The growing popularity of value-added and fresh-cut produce is not lost on Veritable Vegetable, San Francisco. It is just that the 35-year-old distributor of certified organic fruits and vegetables is not a big fan of the category.

"We really want people to start cooking again, doing their own preparation," said Bu Nygrens, purchasing manager and co-owner of Veritable Vegetable. "This convenience trend, although it can help promote fresh produce . . . we really prefer that shoppers buy in bulk and prepare their own meals."

The company's philosophy does not mean Veritable Vegetable will not sell value-added and fresh-cut food items - and it embraces some of the advantages the category offers, Nygrens said.

"The convenience of clamshells is outstripping bags, and that helps spur impulse buying of fresh produce," she said.

The greater availability of value-added items of organic produce - carrot chips and shreds, baby peeled carrots, apple chips, mixed shreds - is another plus, Nygrens said.

"If it means kids are going to eat carrots instead of potato chips, great," she said.

Retailers have more confidence in the clear plastic containers, Nygrens said, because the products hold up better, the clamshells are easier to display and there is little or no compression in shipping.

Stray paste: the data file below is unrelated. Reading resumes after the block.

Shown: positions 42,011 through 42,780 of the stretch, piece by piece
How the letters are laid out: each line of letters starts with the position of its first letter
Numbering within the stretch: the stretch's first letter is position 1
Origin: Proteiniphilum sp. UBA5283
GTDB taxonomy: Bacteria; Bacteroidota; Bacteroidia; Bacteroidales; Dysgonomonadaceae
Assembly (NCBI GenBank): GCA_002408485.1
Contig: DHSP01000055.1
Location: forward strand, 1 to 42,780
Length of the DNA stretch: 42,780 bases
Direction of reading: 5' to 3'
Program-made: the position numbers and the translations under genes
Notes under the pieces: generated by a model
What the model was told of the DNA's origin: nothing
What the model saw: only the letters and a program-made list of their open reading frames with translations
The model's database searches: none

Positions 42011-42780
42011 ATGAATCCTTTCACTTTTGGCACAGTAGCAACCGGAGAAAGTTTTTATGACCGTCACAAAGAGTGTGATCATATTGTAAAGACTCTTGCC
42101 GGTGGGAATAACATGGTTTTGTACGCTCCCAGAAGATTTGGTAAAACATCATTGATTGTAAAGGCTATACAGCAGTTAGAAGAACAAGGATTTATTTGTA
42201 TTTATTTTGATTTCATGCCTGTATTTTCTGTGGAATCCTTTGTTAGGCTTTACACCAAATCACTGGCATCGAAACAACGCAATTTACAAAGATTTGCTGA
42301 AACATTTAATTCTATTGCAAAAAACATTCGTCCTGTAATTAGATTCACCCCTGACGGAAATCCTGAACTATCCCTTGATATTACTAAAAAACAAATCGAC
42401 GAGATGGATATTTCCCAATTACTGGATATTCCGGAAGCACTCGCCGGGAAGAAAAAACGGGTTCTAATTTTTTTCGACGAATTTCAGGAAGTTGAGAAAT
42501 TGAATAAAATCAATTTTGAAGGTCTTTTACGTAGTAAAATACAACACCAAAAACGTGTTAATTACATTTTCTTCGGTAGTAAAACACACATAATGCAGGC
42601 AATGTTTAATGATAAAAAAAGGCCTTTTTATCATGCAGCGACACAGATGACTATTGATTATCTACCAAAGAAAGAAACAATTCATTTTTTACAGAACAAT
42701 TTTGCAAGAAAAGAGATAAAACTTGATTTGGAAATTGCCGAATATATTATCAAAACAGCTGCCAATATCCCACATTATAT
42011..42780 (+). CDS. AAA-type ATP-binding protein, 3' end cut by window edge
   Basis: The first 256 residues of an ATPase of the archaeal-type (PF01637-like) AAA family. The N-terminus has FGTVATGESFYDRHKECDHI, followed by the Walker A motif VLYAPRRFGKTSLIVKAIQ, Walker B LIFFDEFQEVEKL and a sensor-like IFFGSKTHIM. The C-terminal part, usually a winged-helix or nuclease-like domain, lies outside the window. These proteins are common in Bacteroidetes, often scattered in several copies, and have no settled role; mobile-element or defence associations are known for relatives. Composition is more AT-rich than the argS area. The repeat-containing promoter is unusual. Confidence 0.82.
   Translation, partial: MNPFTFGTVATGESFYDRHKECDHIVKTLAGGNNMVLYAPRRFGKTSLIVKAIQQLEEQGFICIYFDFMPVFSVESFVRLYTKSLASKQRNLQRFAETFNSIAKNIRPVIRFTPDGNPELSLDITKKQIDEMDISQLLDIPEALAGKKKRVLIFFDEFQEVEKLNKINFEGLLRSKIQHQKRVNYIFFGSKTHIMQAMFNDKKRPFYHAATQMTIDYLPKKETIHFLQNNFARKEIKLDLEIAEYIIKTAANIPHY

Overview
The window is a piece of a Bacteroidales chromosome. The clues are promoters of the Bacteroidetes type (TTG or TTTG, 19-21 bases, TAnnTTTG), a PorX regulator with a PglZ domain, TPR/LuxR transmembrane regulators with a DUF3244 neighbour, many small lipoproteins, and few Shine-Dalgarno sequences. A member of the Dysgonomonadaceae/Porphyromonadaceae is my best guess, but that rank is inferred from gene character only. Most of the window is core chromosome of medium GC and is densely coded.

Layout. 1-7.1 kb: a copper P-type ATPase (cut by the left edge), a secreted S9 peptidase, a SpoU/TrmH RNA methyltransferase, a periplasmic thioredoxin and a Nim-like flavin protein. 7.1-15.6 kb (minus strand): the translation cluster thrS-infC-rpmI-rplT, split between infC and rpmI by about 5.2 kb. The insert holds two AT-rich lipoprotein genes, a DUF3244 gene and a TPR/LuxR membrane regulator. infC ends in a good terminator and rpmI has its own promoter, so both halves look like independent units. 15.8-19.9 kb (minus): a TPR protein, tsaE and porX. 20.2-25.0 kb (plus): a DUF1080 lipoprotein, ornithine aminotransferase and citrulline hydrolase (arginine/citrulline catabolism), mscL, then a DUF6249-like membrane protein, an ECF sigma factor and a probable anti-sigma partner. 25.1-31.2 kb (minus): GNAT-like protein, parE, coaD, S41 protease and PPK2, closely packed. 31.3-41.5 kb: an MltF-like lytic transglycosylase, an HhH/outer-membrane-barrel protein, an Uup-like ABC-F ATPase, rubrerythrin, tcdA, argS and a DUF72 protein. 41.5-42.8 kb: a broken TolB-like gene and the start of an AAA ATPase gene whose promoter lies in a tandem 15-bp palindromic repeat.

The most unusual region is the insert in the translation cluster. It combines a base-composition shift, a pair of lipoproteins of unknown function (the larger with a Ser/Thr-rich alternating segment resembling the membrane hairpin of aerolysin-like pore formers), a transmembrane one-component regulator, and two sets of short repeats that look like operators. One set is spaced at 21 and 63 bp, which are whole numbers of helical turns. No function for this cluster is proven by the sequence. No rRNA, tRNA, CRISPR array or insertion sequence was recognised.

A new clamshell-packed product selling well this winter for Veritable Vegetable is heirloom leaf lettuce varieties, Nygrens said. Winter supplies of the lettuces were grown in the California and Arizona desert regions, but the harvest moved to the Bakersfield area in March and will transition to the Salinas Valley by summer, she said. The heirloom lettuces reflect a trend the company is seeing toward older varieties, Nygrens said.

Also new this year for Veritable Vegetable is wild arugula, which is a bit spicier than regular arugula, Nygrens said. Another niche product gaining popularity, she said, is beet greens.

Though it may run counter to the company's goals, Nygrens admires the merchandising value of clamshells.

"Products don't really take off until they are packed in clams," she said.

Founded in 1974, Veritable Vegetable grew out of an alternative food project. The all women-owned company is the oldest distributor of certified organic produce, Nygrens said. While the company does sell conventionally grown produce, 99% of its volume is organic, she said.

Veritable Vegetable's business philosophy is to interconnect social and economic systems that bring people back together, Nygrens said, which explains the company's very specific customer base.

There are few chains, she said, but lots of independents who have a predilection toward bulk and natural foods. The sagging economy will force shoppers back to bulk food buys, Nygrens said, a transition she said she sees for the long term.

"We're trying to educate people away from heavier packaging and toward bulk buying," she said.

Most of the company's customers are in California and Hawaii, but it does sell to a handful of stores in Arizona, New Mexico and Colorado. Veritable Vegetable is strictly a distributor and does not have its own label, Nygrens said.

Veritable Vegetable reinforced its environmentally holistic reputation in January when a solar array was installed atop the company's 25,000-square-foot San Francisco warehouse. The electricity provided by the sun will trim the company's annual power bill by an estimated $60,000, Nygrens said, and will pay for itself within five years.